by Matt Slick
The material principle of the Reformation dealt with the essential doctrine of the Christian faith of justification by faith alone through faith alone in Christ alone. The formal principle is that the Scriptures are the final authority of the Christian faith.
The Reformation was begun by Martin Luther when he nailed the 95 theses on the Wittenberg door in Germany on October 31, 1517. What followed was a time of doctrinal Reformation with a return to the supremacy of Scripture. As a result, the doctrine of justification by faith alone was emphasized and is called the Material Principle. It was a proper representation of doctrine of justificaiton found in Scripture and was in stark opposition to the doctrine of the Roman Catholic Church which promoted works and ceremonies to obtain salvation.
The Roman Catholic church considered the Bible to be insufficient and that oral tradition, as found in the Catholic magisterium, was necessary to properly achieve the full revelation of God. Such oral tradition, upon recognition of the magisterium, would be considered equal with Scripture and inspired. Of course, this led to a great many abuses in both doctrine and practice
The formal principle is the position of the Scriptures are completely sufficient for all we need in both belief and practice in the Christian faith. It would align with the doctrine of Sola Scriptura which is the position that the Scriptures contained in the old and New Testament (excluding the Apocrypha), are the final authority in all things that they address. Sola Scriptura does not mean that Christians denies past church councils or tradition. Rather, they are subject to the word of God. This further meant that at the time of the Reformation the Pope was not equal in authority to Scripture was subordinate to it. This challenged the authority structure of the Roman Catholic Church and further brought division between the Protestant Reformation and Catholicism.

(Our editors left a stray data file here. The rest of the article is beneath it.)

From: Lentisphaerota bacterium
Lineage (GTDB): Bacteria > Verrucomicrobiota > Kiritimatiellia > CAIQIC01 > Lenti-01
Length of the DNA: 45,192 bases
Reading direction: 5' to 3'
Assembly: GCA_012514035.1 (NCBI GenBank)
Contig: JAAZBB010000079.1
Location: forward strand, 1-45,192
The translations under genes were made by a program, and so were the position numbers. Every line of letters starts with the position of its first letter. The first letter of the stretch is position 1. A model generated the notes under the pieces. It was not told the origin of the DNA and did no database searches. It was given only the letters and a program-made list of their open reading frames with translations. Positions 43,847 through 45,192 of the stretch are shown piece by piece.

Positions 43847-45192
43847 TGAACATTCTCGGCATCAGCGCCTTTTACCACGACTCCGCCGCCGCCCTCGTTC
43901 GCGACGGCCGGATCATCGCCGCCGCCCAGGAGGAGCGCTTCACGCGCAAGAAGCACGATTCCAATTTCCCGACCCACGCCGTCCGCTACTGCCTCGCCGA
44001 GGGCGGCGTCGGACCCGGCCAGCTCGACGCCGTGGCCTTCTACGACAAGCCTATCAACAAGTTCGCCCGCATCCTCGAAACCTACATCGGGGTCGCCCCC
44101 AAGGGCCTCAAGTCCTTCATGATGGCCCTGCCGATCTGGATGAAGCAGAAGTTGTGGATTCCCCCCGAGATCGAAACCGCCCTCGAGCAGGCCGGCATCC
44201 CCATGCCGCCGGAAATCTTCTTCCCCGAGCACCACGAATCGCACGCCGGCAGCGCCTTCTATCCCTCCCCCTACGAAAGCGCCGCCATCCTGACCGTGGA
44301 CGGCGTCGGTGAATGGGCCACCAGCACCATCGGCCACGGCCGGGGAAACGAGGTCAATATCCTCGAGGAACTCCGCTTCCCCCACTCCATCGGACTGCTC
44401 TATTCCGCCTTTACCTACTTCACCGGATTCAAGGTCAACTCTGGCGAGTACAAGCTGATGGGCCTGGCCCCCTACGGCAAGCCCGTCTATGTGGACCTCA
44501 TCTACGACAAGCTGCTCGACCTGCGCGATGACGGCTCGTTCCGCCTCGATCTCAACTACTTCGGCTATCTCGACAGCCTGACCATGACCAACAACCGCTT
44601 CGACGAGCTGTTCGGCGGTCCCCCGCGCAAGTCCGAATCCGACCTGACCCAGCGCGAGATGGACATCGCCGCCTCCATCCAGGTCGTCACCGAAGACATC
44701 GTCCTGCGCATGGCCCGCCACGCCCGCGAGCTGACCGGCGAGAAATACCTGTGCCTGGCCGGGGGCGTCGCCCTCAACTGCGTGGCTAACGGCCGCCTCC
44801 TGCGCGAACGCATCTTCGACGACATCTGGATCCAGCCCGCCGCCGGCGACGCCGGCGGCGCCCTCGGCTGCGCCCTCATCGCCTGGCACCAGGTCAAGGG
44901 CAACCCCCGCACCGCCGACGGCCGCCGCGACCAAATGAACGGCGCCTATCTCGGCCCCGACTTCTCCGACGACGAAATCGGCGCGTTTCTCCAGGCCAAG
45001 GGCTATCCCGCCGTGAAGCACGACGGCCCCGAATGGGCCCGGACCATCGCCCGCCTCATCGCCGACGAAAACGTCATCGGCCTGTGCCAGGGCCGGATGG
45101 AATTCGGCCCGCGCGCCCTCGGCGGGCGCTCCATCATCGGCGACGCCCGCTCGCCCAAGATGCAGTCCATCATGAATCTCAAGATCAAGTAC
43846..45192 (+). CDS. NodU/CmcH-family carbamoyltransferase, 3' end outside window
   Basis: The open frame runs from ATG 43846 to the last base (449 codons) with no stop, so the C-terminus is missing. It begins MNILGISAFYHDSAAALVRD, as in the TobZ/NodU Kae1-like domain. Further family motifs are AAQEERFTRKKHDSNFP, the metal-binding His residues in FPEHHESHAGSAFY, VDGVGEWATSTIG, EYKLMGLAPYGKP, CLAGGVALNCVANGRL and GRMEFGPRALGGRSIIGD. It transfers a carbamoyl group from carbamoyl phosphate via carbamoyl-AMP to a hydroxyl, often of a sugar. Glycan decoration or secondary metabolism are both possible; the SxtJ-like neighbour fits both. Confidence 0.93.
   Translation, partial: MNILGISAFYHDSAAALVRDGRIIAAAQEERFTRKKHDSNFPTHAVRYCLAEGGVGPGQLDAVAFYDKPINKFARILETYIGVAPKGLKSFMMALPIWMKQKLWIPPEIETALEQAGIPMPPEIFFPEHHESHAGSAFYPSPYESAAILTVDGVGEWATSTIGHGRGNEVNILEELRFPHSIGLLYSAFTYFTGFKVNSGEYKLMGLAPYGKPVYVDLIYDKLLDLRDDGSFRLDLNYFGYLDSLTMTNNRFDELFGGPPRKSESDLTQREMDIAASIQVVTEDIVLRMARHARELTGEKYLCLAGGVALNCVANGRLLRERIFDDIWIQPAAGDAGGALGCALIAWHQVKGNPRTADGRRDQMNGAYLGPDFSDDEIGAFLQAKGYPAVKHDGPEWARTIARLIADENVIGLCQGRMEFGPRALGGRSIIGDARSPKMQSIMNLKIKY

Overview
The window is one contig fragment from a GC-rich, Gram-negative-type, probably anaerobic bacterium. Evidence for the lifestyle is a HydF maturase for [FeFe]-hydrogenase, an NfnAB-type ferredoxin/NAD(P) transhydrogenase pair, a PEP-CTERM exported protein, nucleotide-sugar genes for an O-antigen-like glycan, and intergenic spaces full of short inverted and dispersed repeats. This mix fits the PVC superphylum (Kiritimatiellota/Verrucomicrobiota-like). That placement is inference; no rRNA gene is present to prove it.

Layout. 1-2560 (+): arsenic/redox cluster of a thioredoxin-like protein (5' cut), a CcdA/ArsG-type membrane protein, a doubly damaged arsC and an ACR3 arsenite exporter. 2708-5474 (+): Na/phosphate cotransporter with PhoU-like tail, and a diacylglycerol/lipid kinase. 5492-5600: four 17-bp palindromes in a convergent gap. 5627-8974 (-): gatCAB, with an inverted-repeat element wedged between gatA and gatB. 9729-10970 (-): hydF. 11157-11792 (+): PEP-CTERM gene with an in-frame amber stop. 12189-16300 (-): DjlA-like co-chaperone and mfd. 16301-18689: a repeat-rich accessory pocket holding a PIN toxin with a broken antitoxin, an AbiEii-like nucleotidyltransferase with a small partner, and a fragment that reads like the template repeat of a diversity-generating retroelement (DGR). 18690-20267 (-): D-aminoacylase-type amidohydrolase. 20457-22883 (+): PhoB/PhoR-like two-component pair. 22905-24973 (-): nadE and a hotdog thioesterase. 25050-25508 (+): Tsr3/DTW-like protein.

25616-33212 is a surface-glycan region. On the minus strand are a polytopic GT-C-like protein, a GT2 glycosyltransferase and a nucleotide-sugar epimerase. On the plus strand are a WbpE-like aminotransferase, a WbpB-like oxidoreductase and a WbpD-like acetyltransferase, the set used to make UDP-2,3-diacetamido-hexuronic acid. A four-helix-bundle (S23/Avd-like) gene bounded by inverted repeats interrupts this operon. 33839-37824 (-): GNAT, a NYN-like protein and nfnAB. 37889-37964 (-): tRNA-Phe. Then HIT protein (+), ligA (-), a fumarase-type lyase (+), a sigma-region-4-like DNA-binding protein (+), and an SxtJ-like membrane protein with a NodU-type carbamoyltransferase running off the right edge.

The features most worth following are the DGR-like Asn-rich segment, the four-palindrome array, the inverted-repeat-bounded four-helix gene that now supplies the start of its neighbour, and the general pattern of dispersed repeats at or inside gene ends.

- Material Principle
- "The doctrine of justification was the great material principle of the Reformation."1
- "That which is regarded as the church’s central doctrine. The 16th-century Lutheran Reformers considered justification by faith to be the material principle of the Christian faith and the Scriptures to be the formal principle.2
- Formal Principle
- "The source of authority or criterion to which a church appeals as the basis for its beliefs and teachings. The 16th-century Protestant Reformers considered the Bible the formal principle for Christian beliefs.3
- 1. Berkhof, Louis. Systematic Theology (Kindle Locations 10474-10475). Kindle Edition.
- 2. McKim, Donald K.. The Westminster Dictionary of Theological Terms, Second Edition: Revised and Expanded (Kindle Locations 8610-8612). Westminster John Knox Press. Kindle Edition.
McKim, Donald K.. The Westminster Dictionary of Theological Terms, Second Edition: Revised and Expanded (Kindle Locations 5579-5582). Westminster John Knox Press. Kindle Edition.